Respondent similarly contends that he is entitled to discharge because the record does not affirmatively demonstrate that counsel was appointed to represent him on December 28, when the hearing date was set. In In re Walters (1989), 183 Ill. App. 3d 452, 455, 539 N.E.2d 454, 456, we reversed an order for involuntary admission for failure to appoint counsel prior to respondent's hearing because the record there "affirmatively establishe[d] that [respondent] desired to confer with counsel, but was denied that opportunity."
By contrast, the report of proceedings in this case demonstrates that attorney John Riddle was appointed to represent respondent at some point prior to the start of the January 4 hearing. Although the common law record does not indicate that the appointment was concurrent with the setting of the hearing on the petition as contemplated by section 3--805 of the Code (In re Elkow (1988), 167 Ill. App. 3d 187, 521 N.E.2d 290), neither does it demonstrate that respondent was denied a meaningful opportunity to confer with counsel or that appointed counsel was not prepared to represent respondent competently. Under these circumstances, as aforesaid, we will not speculate that the circuit court erred.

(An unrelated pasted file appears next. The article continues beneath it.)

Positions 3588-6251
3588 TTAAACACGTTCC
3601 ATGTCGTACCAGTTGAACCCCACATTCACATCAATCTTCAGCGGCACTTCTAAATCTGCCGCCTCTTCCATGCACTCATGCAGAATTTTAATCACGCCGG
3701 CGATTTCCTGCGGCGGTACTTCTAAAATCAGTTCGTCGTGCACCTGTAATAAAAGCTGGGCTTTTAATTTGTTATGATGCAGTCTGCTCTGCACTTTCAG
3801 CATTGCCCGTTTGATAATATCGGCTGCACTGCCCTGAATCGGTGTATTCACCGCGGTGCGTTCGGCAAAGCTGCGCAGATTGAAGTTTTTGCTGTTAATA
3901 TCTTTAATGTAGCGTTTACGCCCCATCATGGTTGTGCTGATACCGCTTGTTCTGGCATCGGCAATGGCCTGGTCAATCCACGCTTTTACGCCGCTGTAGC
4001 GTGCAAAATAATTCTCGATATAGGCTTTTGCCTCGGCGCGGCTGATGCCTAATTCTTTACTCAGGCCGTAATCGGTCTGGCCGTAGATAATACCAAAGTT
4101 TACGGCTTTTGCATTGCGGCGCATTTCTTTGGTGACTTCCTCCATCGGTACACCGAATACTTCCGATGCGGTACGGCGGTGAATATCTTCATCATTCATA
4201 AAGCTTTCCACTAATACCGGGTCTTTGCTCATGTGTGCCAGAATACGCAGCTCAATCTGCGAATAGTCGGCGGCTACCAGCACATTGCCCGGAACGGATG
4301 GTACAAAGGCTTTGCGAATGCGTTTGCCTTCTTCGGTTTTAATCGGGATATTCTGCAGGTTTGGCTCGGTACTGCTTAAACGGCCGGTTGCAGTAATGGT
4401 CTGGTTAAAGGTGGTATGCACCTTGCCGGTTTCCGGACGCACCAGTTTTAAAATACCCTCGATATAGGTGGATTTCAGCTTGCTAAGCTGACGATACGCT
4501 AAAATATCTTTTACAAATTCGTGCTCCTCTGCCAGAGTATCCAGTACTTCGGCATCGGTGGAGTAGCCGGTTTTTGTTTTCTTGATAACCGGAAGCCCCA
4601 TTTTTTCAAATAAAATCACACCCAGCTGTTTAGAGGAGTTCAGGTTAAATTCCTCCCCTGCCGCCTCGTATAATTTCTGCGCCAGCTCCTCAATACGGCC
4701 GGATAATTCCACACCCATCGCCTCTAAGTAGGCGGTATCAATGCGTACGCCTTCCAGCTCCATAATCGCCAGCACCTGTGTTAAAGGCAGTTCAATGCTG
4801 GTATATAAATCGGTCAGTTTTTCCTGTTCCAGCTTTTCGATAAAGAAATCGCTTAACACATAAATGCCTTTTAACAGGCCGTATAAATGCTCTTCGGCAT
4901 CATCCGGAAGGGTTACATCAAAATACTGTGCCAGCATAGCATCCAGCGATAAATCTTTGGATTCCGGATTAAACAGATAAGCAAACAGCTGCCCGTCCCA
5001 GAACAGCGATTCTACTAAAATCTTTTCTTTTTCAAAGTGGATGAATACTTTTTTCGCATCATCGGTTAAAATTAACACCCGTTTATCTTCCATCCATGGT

Next, respondent argues that treatment alternatives were not considered by the circuit court in extending his admission to the Zeller Zone Mental Center. Respondent also argues that the record does not support the court's finding that respondent qualified as a "person subject to involuntary admission" in that he was reasonably expected to seriously harm someone or dangerously unable to care for his own basic physical needs. (Ill. Rev. Stat. 1987, ch. 91 1/2, par. 1-119.) Based on our review of the record on appeal, we find that the evidence supports the circuit court's findings both that respondent is subject to involuntary admission and that continued hospitalization in the DMHDD is the least restrictive placement appropriate.